John S. Lawler, Jonah C. Kurth, Stephen M. Garrett, and Paul D. Krauss

Publication:

Materials Journal

Volume:

118

Issue:

2

Abstract:

Reliability-based durability design of reinforced concrete structures requires a probabilistic service life modeling approach. Probabilistic service life modeling of chloride-induced corrosion should consider the statistical distributions of key parameters that influence corrosion initiation and subsequent damage. For typical reinforced concrete structures (such as bridge decks), these are chloride exposure, chloride penetration resistance of the concrete, chloride-induced corrosion threshold, depth of concrete cover, and corrosion propagation time. Assessing the impact of the use of corrosion-resistant reinforcement, such as epoxy-coated reinforcing bars (ECR), is typically performed through a selection of the chloride threshold and/or propagation time. This paper provides recommendations for statistical distributions for the chloride threshold to be used in service life modeling for structures containing carbon steel and ECR based on both experimental work reported in the literature and field investigations of existing structures conducted by the authors.

DOI:

10.14359/51730411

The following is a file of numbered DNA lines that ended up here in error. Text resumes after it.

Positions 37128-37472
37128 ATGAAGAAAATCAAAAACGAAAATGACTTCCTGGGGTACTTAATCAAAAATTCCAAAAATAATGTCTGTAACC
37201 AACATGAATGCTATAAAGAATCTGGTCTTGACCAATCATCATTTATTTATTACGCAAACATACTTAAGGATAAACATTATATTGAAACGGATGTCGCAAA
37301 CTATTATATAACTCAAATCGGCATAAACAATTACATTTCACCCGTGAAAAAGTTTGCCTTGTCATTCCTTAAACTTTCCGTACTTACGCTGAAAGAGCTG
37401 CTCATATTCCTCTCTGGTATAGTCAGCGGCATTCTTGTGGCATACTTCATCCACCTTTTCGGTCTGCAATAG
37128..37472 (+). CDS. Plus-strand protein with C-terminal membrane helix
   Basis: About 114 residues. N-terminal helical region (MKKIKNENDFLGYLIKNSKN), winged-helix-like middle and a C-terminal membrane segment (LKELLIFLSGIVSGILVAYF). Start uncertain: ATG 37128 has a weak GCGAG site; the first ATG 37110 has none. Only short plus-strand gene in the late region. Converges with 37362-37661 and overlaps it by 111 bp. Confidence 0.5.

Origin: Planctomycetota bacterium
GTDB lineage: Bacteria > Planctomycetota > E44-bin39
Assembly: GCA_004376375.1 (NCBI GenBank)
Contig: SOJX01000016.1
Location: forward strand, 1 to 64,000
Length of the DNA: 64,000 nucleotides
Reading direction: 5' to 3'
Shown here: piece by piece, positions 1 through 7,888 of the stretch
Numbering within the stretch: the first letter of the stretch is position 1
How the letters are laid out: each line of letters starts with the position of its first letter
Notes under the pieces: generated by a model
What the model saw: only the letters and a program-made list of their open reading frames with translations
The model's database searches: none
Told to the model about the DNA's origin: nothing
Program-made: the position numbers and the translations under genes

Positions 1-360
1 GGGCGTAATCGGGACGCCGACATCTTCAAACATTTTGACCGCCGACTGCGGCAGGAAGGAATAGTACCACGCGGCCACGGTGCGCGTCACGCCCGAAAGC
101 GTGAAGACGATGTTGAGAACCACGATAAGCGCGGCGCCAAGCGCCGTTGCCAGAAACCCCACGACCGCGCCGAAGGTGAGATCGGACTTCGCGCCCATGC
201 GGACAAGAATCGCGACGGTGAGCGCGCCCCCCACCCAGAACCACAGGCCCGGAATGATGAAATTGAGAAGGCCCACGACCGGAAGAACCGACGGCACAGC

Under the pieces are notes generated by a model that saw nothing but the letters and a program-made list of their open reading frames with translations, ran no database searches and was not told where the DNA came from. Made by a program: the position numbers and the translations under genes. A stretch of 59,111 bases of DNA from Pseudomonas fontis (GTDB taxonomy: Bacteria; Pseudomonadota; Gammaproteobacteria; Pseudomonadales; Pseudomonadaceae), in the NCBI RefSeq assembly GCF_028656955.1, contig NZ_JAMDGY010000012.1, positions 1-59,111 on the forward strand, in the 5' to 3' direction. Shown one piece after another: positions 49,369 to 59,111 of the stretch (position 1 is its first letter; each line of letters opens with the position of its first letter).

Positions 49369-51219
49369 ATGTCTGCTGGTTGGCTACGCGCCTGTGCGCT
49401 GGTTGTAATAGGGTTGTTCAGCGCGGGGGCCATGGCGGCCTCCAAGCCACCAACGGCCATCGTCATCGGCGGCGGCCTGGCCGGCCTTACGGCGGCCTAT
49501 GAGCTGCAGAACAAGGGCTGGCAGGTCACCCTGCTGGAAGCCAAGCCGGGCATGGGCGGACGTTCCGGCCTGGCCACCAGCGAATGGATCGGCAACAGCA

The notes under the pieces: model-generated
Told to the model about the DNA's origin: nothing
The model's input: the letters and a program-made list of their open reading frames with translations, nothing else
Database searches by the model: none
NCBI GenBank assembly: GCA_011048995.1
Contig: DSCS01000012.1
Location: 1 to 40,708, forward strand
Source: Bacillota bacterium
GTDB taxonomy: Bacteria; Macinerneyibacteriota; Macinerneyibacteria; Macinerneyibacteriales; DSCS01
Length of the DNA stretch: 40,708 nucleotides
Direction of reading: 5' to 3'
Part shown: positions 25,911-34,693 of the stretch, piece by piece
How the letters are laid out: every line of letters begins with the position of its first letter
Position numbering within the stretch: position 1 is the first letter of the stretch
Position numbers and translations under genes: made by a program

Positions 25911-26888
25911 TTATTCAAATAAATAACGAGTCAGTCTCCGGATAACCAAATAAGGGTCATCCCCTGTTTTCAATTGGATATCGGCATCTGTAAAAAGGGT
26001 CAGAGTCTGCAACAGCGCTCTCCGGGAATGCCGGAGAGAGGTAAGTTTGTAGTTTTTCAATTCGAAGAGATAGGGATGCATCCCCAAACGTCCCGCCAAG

Document: 

19-306

Date: 

September 1, 2020

Author(s):

Rachel E. Henkhaus, Sandra Villamizar, and Julio A. Ramirez

Publication:

Materials Journal

Volume:

117

Issue:

5

Abstract:

The allowable range of epoxy coating thickness specified by ASTM A775/A775M is 175 to 400 μm (7 to 16 mils). This study investigates the impact on structural performance of increasing the upper limit of epoxy coating thickness to 460 μm (18 mils) with respect to deflections, cracking, and bond strength of tension splices. Twenty beam specimens containing single splices as well as splices of bundled bars were tested to failure. The experimental parameters were ranges of epoxy coating thicknesses (300 to 380 μm [12 to 15 mils] and 460 to 530 μm [18 to 21 mils]) and bar sizes No. 16 and 29 [No. 5 and 9]). Test results confirmed the applicability of current code requirements for development and splice length of epoxy-coated bars in tension in ACI 318-14 and AASHTO LFRD 2014, including bars in bundles, up to a coating thickness not to exceed 460 μm (18 mils).

DOI:

10.14359/51727018


Document: 

18-518

Date: 

November 1, 2019

Author(s):

M. R. Sakr, M. T. Bassuoni, and M. Reda Taha

Publication:

Materials Journal

Volume:

116

Issue:

6

Abstract:

In this study, different types of surface coatings were applied to concrete to assess their suitability for resisting physical salt attack (PSA). Concretes with different water-binder ratios (w/b) were tested and severe PSA conditions were implemented, using sodium sulfate, to obtain conclusive trends on the performance of coatings. Visual assessment and mass loss of concrete specimens were used as physical indicators to quantify the damage, while mineralogical and microstructural studies were conducted to elucidate the damage mechanisms. Epoxy, ethyl silicate, and acrylic emulsion coatings were found successful at protecting concrete from PSA regardless of the quality of the substrate concrete, while other coatings tested were highly dependent on the concrete quality. Coatings that permit a high rate of absorption and/or desorption (evaporation) led to more severe PSA damage compared with coatings with low absorption/desorption.

DOI:

10.14359/51718058